The graduation at the Orione Community Centre in Ongata Rongai was unique, peculiar, unusual and, to some point, unbelievable. It broke all usual patterns of today’s utilitarian standards.
It was difficult to believe these sixteen young (and not so young) men and women were graduating. They were all severely mentally impaired, most of them suffering from Down syndrome.
They had completed years of training and they were ready to survive on their own, and had learnt to fend for themselves, to cultivate the land, and to administer their small businesses. They could now be useful in their own ways.
It seemed surreal, and I had to pinch myself to believe it. It was not a dream; it was happening. It defeated our modern logic of profit maximisation, optimum results, genetic engineering…
No one remains untouched or impartial when faced with a child suffering from Down syndrome. In some families, this condition brings out the best of humanity, as parents and siblings grow close and knit together around that special child who needs special care.
A child with Down syndrome is one of the biggest trials parents can possibly imagine. Chris Kaposy, an associate professor of bioethics in Canada, and his wife experienced this challenge at their family home. Prenatal tests confirmed that their unborn son, Aaron, had Down syndrome.
In an article Dr Kaposy wrote for The New York Times in April this year, he explains that he and his wife asked themselves all the tough questions. How will we cope? Should we abort Aaron? Is Aaron the son we wanted? Why do we have children at all?
Kaposy argues that most parents would agree that they do not have children simply to ''replicate a conventional arc of a successful middle-class life: college, marriage, real estate, grandchildren. If those are the reasons to abort foetuses with Down syndrome, they seem disappointing — they are either self-centred or empty in their narrow-minded conventionality.''
As Dr Chris Kaposy wrestled with the implications of such a decision, and the changes in lifestyle that Aaron would bring to his family, he concluded that ''If you value acceptance, empathy and unconditional love, you, too, should welcome a child with Down syndrome into your life.''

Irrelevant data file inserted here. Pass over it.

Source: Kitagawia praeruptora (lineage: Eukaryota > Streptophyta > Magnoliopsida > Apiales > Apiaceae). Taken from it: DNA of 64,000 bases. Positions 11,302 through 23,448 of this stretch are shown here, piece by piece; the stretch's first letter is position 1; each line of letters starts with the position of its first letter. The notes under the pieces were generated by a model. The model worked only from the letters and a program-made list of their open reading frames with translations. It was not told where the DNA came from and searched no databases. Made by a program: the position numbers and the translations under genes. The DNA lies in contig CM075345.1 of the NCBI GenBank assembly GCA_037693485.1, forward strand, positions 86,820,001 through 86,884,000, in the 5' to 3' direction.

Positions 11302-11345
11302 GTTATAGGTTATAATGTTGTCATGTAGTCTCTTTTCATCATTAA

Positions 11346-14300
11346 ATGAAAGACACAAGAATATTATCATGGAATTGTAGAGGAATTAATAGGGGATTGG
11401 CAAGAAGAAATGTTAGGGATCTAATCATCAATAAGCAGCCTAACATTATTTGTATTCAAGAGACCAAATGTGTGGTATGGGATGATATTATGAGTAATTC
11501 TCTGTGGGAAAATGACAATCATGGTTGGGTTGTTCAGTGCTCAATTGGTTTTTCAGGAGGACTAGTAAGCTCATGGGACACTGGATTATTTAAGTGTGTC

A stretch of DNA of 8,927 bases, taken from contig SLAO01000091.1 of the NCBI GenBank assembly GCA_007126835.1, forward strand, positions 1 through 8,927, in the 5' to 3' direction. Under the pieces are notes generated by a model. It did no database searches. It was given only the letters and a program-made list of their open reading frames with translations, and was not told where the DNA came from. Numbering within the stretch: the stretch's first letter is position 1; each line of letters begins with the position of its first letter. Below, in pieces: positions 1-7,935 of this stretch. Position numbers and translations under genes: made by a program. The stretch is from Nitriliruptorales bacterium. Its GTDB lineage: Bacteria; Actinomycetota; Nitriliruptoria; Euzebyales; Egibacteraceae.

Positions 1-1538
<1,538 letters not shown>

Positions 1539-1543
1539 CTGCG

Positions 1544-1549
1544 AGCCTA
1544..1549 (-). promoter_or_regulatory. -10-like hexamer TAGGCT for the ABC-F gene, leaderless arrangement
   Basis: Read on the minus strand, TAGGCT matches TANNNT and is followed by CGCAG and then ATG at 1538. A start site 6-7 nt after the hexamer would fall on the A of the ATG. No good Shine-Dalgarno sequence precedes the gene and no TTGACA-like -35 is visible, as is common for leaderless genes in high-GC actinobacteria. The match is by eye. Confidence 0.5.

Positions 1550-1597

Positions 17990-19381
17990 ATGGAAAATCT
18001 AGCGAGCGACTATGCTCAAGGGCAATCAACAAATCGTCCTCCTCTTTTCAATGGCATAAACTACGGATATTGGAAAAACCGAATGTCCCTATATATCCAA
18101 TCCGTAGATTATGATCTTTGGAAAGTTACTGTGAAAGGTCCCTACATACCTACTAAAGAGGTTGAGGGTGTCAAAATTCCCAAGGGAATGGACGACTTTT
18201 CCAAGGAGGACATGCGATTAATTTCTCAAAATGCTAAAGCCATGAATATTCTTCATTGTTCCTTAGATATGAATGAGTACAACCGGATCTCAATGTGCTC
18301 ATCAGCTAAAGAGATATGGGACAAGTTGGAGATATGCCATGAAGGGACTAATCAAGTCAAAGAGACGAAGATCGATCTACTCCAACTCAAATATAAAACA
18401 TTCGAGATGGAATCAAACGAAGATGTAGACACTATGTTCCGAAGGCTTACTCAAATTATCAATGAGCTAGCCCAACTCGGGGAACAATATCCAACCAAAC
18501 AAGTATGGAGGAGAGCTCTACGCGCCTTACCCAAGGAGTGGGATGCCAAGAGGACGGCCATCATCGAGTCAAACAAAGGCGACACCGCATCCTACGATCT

This is easier said than done.
Claire Adionyi is a brilliant young lawyer and lecturer. She excelled in her law degree and went on to do a postgraduate in international criminal law in The Netherlands. She now directs several research projects at Strathmore Law School.
Claire also attended the Orione graduation, and she explained to me why. She comes from a closely-knit Teso family in Busia County. Her father is an important bishop. She has no doubt that the source of her family love and unity is her youngest sister, who suffers from Down syndrome. She brought them together, parents and siblings.
ABANDONED OR NEGLECTED
This is not always the case. There are sharp contrasts in our modern society. Some of the children graduating at Orione had been abandoned by their families. Others had been chained (literally) in their homes; they were not allowed to show themselves to the neighbours, and were expected to keep silent when a visitor came calling.
In many instances, our self-centred and utilitarian approach to life sees a Down syndrome child as a curse, an embarrassment, a burden to the family and to society. They are rejected for they are the scrap of society. What a contrast!
Each of the graduating students at Orione had been assigned a mentor. A young law student who will walk hand-in-hand with them, and guide them. During the function, Sharon Amisi, a fourth-year law student, introduced me to her mentee, Wairimu.Wairimu can hardly speak. She is mentally disabled, though she has an amazing and amusing common sense and sense of humour. She was abused and cheated ten years ago.
Today, Wairimu has a ten-year-old son, who is perfectly normal, clever and astute. He is the love of her life, and for him she is a superwoman, a super mother. They are deeply in love and they are best friends.
What has made us lose our compassion? Why are we so selfish? Why do societies look down on the less physically or mentally able… and able of what? Why do we classify people according to external, material and superfluous parameters?
Our Constitution set the tone for social change. It mentions the term ''disability/disabilities'' at least 15 times. It is defined to include ''any physical, sensory, mental, psychological or other impairment, condition or illness that has, or is perceived by significant sectors of the community to have, a substantial or long-term effect on an individual’s ability to carry out ordinary day-to-day activities.''
The Constitution also imposes a duty on all State organs and public officers to address the needs of vulnerable groups within society, including the disabled.
According to a 2014 survey conducted by the Ministry of Education in collaboration with Voluntary Services Overseas (VSO) Jitolee, one in every ten Kenyans below the age of 21 years is disabled, and almost 20 percent of them are out of school.
The Orione graduation was an incredible show of humanity. The effort of many years (some of the students had been in class for over 13 years), the love and care of teachers and administrators and the support of some relatives and friends had made it possible to show love and humanity to those who our modern society often considers less human.
Dr Franceschi is the dean of Strathmore Law School. [email protected]; Twitter: @lgfranceschi